"Wild Life" by Molly Gloss

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In “Wild Life” Molly Gloss weaves the remarkable story of Charlotte Bridger Drummond in the early years of the 20th Century. Raising her sons along the Columbia River in a southern Washington state just emerging from frontier status, Mrs. Drummond embraces her husbandless state for the independence it gives her. She harbors resentment for her disappeared husband, and has never quite accepted his presumed death. It pleases her more to be left behind and put upon, than let herself don the weeds of a grieving widow.

Charlotte, willfully independent, writes adventure novels about strong, independent, young heroines, and sometimes resents the distraction of trying to raise her five sons. She has help in that area, and in the necessary housework; Melba is her live-in housekeeper and cook, and holds the accepted notions of femininity and motherhood which rule those times. When Melba’s four-year-old granddaughter goes missing at a logging camp to which her father took her, Charlotte leaves home to join the search parties. Here is when the story really takes flight.

Ms. Gloss’s early chapters display a perfect early 20th-Century language and societal attitude through the voice of a dissenter. The early chapters echo Twain throughout. However, the arch and ironical tone slowly fades as Charlotte goes to the wilderness in search of young Harriet, where the necessities of living rough and how the men cope with them come to the fore. The fantasies Charlotte has entertained about heroically finding Harriet in her first couple of days evaporate quickly as the drudgery of the actual search sets in. When Charlotte herself becomes lost in the forest, rough times become absolutely desperate. Lucky for us, Ms. Gloss has given her heroine a supply of paper and pencils so she can keep her sanity in the one way that can give her days structure and her mind her own: she writes. Such is her state that she begins to speculate which day she will die; at this extreme juncture she meets and is adopted by a family of forest primates, of an unknown species, which saves her life.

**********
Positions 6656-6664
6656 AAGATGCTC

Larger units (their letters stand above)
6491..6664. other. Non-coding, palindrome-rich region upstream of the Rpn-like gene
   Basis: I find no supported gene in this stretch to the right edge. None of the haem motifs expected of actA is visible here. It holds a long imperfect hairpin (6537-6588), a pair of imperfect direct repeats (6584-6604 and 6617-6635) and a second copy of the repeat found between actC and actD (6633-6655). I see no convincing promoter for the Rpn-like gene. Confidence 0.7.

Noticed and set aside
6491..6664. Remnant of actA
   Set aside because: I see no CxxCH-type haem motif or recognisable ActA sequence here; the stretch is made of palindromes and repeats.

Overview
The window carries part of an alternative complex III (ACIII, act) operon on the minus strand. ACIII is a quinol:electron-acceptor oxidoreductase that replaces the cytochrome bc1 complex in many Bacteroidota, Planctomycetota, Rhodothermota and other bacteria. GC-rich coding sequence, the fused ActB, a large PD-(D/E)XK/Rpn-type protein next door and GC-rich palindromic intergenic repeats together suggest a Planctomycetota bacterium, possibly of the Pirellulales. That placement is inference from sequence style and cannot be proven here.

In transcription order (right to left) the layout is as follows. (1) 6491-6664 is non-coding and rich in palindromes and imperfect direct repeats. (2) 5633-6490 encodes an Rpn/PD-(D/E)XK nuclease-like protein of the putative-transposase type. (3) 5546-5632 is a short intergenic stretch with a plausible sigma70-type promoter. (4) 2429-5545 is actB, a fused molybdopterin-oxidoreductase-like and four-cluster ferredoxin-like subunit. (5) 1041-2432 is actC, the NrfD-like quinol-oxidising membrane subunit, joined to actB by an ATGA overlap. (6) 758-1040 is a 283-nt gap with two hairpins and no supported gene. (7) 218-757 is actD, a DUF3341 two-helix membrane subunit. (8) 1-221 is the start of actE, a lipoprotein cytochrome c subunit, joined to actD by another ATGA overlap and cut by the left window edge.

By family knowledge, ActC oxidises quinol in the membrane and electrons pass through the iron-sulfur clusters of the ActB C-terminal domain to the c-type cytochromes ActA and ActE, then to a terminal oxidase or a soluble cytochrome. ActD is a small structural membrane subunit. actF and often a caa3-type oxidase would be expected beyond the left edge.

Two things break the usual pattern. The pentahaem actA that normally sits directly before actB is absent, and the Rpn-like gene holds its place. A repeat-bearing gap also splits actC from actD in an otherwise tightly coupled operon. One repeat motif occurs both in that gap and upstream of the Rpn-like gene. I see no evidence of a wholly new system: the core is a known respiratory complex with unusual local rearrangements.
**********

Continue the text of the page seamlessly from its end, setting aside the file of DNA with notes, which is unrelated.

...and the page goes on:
The interlude of her salvation starts a new flight of introspection in which she must reexamine her notions of family, the differences between the sexes, and the distinction between humans and animals. Ms. Gloss nails these speculations perfectly. Of course, we are forced to consider these issues alongside our heroine; the author shoves her and us toward new subtleties and a new honesty in how we look at the world. These issues are presented in a kind of multi-media format, in which the main body of the narrative is interweaved with contemporaneous news articles, excerpts written by the author before and after her adventure, and long asides about characters. The whole hangs superbly together, and displays the author’s command of news and attitudes, scientific knowledge and thought of the day. More important, however, Ms. Gloss gives us the inward journey of a real human heroine, through harrowing adventure, and the even greater challenge of a changed and refocused heart. The author gives us a remarkable, truly moving work in “Wild Life,” and I urge you to take it up.

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